Problems/Concerns: (1) Limited production by the outfielders, primarily because of the 44 days missed by Tyler O’Neill. At the break STL outfielders are collectively 9th in the NL with a .696 OPS. And they are exactly at league average in park-and-league adjusted runs created. (2) Sparse offense from the catcher position including a .198 batting average and only 28 RBI; (3) the overall inconsistency including 11 times being shutout – the most by a NL team. (4) Arenado has a stiff back that’s been giving him problems since early June. Will he be OK, or will this get worse?

Better Than Anticipated: After a slow start manager Oli Marmol has cobbled together a productive assortment of designated hitters. The St. Louis DHs rank top 10 in MLB in homers, slugging percentage and OPS. Their park-and-league adjusted runs created are 17 percent above the MLB average. The Cardinal designated hitters rank second in MLB with 56 RBI. Only the Yankees have more.

Worse Than Anticipated: Catcher Yadier Molina’s final season in the majors is not what everyone hoped for. At least so far. Molina reported late to spring training, was overweight, and has played in only 38 games because of persistent knee trouble that put him on the IL back on June 7. Molina, who will likely return to the big club in early August, is batting .213 and has an OPS+ that puts him 51 percent below the league average offensively.

Heartwarming Homecoming: It’s just a pleasure to have Albert Pujols back in the place where it all began. In his final season Pujols has taken an active and enthusiastic leadership-mentoring role, and has thrilled fans with his mere presence in the batter’s box. He’s playing the game with joy, and is so happy to be a Cardinal again, and this is a feel-good experience for Pujols, his teammates, and the fans here and elsewhere. As a bonus, Pujols is helping the team with his bat. He’s batting .310 with a .343 onbase percentage and .535 slug for a .878 OPS vs. lefties. And while he isn’t nearly as effective vs. RH pitching, Pujols has done a better job against them lately. In his last 10 games Pujols is batting .333 with a 1.017 OPS.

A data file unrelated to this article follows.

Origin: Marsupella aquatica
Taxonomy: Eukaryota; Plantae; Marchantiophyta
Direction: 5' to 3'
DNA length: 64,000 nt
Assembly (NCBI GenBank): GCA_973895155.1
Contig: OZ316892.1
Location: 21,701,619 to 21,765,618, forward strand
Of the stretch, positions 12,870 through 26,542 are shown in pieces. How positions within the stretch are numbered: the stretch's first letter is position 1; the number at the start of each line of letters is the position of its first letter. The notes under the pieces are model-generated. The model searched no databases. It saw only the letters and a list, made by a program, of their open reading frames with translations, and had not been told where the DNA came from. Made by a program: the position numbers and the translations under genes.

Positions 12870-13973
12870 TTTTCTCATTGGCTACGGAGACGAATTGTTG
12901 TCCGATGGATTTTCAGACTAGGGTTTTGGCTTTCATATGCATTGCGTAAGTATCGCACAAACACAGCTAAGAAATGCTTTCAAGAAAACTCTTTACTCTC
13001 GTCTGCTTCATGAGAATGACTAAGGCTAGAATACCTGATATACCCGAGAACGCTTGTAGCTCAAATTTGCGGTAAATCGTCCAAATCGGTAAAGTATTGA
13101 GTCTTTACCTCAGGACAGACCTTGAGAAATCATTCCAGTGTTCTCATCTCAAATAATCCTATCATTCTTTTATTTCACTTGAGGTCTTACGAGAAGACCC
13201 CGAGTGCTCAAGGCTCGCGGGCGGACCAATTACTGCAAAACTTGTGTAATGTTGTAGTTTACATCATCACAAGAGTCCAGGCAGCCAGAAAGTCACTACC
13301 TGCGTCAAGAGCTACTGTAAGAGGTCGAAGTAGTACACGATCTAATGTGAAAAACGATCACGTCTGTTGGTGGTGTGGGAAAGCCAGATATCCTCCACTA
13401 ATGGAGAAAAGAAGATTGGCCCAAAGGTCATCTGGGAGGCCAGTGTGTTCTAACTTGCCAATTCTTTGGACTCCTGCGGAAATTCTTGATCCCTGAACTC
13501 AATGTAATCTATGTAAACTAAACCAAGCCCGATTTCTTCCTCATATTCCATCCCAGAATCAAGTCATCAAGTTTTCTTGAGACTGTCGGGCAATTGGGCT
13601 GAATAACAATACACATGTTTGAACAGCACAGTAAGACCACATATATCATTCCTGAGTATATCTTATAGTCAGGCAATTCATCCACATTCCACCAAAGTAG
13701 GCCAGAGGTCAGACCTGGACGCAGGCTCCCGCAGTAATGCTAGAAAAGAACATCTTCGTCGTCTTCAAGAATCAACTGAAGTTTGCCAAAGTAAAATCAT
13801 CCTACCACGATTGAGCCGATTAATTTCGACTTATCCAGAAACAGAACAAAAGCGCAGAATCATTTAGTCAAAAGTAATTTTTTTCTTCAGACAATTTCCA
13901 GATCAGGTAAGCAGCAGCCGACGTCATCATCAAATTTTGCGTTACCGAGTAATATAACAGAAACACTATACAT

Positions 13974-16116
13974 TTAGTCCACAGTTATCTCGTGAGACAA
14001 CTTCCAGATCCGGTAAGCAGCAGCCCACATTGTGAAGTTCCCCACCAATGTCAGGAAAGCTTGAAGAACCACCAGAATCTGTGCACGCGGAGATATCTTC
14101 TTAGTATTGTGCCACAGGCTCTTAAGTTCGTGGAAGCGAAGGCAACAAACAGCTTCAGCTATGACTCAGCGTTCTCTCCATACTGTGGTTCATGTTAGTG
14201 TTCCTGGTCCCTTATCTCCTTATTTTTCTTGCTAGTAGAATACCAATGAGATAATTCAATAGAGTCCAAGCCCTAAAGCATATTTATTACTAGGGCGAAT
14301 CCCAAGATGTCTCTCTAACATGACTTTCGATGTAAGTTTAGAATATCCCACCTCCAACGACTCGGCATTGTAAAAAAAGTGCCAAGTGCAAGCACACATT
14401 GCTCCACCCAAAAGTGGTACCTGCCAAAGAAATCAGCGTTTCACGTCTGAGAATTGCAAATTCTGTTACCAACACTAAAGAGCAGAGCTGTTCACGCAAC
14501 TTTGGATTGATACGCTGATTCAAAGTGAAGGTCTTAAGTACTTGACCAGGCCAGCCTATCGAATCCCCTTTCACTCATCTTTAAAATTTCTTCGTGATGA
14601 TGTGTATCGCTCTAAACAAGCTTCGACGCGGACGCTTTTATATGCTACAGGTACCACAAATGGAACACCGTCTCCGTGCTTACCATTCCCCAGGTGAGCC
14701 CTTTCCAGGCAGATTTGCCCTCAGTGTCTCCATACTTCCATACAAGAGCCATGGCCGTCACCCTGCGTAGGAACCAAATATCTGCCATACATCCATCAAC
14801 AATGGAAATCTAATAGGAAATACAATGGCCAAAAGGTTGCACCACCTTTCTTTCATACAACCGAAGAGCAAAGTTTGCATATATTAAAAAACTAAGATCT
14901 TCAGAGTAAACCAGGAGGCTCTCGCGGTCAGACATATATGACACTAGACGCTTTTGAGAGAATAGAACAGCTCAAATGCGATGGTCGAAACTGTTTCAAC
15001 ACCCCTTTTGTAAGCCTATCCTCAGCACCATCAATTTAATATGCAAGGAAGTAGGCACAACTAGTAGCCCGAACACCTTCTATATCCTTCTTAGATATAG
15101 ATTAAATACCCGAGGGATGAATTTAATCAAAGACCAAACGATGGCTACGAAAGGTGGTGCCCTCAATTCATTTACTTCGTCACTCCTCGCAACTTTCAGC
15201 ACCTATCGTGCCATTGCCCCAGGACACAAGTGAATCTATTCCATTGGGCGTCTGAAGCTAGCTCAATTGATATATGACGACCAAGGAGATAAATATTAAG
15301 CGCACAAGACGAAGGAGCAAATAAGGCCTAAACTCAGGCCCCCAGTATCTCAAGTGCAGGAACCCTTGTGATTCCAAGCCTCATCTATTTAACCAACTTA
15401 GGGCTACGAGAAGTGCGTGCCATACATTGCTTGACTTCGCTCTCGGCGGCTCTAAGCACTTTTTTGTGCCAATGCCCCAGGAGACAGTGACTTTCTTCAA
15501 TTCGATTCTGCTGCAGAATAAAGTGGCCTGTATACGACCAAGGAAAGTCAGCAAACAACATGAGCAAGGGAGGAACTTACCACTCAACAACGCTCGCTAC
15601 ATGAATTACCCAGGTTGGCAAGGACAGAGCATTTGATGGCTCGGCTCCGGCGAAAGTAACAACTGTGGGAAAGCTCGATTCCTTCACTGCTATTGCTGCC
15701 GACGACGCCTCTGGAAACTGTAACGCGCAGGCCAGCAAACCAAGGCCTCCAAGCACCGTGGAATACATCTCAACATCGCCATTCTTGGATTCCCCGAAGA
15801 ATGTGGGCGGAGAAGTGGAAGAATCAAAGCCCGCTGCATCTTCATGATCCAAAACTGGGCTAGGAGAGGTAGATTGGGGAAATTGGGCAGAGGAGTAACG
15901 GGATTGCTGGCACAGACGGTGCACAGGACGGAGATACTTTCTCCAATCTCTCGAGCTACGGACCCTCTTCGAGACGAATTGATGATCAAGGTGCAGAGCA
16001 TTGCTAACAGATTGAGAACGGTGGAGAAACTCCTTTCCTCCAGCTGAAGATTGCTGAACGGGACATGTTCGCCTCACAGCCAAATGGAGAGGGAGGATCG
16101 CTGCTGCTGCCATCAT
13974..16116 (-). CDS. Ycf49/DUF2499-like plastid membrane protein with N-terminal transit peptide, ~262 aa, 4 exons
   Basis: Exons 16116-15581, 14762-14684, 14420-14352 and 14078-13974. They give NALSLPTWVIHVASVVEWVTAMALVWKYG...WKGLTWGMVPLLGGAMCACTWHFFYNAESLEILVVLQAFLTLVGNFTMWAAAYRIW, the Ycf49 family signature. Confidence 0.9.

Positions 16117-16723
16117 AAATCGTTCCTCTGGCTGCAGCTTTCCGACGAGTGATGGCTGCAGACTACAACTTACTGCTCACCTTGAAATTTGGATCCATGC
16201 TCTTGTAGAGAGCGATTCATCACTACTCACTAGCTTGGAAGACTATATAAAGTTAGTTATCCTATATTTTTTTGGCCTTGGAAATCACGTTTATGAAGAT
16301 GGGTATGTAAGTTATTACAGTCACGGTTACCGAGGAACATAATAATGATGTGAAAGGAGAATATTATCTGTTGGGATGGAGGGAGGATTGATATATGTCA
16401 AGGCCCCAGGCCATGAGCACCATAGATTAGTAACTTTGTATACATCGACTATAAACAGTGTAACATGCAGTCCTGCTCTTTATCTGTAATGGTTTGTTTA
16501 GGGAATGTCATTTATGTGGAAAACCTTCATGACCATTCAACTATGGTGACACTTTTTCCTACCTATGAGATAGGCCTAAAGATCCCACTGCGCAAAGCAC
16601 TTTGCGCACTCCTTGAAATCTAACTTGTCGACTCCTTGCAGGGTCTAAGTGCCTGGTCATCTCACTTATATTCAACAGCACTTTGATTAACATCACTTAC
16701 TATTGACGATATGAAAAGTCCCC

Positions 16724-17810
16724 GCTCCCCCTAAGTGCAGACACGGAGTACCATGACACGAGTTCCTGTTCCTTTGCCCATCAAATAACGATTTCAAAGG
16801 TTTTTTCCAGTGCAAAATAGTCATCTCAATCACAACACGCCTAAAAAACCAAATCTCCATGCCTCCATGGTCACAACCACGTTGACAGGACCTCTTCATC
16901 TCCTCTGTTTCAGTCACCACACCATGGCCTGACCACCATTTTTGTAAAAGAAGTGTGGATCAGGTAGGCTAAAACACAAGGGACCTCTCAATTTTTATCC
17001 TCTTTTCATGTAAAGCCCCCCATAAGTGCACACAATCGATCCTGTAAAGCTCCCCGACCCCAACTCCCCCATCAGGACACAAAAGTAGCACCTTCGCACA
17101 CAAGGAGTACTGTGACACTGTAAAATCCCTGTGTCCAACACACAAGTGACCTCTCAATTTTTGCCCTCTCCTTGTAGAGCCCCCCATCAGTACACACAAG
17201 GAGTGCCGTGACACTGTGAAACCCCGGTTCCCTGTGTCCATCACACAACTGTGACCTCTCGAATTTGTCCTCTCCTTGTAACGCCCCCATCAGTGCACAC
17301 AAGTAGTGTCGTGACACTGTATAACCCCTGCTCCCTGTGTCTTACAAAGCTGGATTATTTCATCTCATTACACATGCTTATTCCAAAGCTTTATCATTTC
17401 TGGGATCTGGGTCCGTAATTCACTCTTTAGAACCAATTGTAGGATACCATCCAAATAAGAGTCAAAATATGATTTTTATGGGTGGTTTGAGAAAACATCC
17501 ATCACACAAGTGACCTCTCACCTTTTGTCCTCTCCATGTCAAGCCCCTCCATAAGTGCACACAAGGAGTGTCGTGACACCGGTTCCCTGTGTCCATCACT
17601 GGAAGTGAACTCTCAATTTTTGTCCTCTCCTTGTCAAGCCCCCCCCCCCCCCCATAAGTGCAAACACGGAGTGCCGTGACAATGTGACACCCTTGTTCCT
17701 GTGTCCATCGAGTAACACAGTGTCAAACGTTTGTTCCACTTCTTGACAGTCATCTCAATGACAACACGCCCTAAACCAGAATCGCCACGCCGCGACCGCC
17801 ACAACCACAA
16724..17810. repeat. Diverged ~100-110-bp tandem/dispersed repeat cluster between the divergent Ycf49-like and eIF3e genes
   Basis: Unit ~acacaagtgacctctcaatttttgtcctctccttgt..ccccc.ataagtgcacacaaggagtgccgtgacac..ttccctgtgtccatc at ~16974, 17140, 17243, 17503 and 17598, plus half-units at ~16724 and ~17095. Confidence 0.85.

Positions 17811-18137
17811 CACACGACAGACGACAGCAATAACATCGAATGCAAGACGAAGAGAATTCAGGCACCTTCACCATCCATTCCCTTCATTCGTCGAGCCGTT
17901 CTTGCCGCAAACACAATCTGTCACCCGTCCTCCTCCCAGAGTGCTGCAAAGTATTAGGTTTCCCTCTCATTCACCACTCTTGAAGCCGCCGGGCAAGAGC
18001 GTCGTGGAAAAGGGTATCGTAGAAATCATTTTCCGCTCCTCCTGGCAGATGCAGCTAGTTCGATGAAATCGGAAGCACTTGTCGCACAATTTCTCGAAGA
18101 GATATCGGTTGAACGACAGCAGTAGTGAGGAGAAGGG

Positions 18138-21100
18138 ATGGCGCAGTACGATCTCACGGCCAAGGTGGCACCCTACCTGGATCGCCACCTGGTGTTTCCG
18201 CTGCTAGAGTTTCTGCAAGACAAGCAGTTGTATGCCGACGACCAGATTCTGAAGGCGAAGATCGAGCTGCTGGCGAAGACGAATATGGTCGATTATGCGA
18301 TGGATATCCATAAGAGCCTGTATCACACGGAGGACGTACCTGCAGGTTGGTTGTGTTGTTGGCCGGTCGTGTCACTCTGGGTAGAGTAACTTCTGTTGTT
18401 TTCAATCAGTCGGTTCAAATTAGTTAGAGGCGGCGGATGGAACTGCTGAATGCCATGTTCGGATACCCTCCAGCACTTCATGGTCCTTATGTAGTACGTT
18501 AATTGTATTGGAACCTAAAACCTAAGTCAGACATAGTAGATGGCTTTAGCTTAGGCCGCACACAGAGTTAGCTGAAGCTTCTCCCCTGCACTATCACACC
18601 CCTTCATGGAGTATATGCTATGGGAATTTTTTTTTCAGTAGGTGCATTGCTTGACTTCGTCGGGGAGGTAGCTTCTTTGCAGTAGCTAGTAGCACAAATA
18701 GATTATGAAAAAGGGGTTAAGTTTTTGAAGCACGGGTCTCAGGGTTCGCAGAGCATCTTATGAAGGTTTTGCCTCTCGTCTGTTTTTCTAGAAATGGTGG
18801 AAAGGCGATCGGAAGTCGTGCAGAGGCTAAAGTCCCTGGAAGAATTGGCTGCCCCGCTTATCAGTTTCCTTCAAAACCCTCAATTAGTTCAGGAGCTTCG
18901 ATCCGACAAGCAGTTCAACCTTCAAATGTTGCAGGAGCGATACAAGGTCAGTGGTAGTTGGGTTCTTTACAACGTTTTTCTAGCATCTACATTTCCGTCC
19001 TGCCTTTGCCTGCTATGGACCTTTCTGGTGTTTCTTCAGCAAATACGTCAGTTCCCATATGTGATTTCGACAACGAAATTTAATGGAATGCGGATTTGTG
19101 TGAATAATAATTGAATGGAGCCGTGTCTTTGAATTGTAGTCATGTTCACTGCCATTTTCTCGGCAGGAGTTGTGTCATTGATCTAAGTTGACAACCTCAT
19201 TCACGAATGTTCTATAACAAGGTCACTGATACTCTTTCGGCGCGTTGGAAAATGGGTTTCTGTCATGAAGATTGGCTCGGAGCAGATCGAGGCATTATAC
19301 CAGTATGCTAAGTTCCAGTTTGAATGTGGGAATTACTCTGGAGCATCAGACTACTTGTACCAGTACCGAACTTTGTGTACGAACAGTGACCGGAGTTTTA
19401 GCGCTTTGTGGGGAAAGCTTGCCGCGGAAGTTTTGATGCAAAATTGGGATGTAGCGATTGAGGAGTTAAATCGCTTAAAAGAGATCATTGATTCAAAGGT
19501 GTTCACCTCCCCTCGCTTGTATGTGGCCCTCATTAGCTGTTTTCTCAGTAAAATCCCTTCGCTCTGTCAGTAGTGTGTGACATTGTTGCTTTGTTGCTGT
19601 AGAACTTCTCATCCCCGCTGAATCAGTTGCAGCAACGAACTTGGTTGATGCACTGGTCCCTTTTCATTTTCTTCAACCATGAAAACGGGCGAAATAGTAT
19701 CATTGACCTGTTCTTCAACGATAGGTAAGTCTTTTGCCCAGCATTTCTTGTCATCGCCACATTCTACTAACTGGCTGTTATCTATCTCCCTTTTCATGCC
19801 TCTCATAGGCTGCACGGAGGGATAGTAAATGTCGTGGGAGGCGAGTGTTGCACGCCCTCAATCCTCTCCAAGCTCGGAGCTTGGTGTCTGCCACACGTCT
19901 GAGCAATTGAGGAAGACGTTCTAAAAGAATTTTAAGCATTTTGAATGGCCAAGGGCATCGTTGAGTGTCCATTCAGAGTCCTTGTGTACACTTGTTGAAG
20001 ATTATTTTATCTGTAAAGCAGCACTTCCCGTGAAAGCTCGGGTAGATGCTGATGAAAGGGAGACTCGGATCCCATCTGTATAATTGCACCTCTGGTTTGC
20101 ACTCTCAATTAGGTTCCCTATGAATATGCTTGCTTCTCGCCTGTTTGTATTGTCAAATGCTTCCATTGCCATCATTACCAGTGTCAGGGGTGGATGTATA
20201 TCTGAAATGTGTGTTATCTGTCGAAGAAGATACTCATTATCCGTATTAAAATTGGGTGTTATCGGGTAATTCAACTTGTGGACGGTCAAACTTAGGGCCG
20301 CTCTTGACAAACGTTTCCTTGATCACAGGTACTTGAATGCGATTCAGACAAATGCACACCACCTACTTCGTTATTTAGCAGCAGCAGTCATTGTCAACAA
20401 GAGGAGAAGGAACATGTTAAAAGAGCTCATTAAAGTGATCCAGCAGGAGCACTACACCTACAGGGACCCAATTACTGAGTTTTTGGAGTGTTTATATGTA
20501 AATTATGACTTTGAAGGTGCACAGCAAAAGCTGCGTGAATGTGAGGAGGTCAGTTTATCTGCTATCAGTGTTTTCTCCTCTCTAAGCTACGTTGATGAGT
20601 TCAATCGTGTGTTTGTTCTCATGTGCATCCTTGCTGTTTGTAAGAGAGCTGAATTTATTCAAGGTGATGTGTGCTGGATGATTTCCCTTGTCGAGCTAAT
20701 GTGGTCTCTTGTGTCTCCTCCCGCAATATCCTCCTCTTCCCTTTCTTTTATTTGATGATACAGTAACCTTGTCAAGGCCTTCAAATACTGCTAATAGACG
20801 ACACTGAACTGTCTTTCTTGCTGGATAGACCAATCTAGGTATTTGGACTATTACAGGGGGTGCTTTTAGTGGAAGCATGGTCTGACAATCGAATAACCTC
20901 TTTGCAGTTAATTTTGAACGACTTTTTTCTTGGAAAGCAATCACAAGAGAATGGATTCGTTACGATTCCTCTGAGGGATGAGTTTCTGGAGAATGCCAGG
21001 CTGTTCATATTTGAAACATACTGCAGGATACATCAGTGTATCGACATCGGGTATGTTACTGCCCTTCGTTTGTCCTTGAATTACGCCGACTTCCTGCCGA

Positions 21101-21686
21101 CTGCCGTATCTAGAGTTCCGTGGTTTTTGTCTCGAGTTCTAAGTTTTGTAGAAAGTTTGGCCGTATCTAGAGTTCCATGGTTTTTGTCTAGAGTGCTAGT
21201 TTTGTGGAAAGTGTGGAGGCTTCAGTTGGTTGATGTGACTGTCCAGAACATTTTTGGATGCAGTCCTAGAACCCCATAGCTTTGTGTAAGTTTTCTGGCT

THE PITCHING

Run Prevention: 3.89 runs allowed per game, 5th in MLB.

Overall ERA: 3.75, 9th in MLB.

Adjusted ERA: 104, 13th in MLB.

Rotation ERA: 3.93, 15th in MLB.

Bullpen ERA: 3.51, 10th in MLB.

Pitcher WAR: 5.9, tied for 21st in MLB.

Starting-Pitcher WAR: 3.7, 25th in MLB.

Bullpen WAR: 2.2, 12th in MLB.

Strengths: (1) Two “plus” starting pitchers in All-Star Miles Mikolas and Adam Wainwright; (2) the dominance of All-Star closer Ryan Helsley; (3) the work of rookies Andre Pallante and Zack Thompson; (4) the underrated work by the St. Louis bullpen, which ranks 3rd in MLB in Win Probability.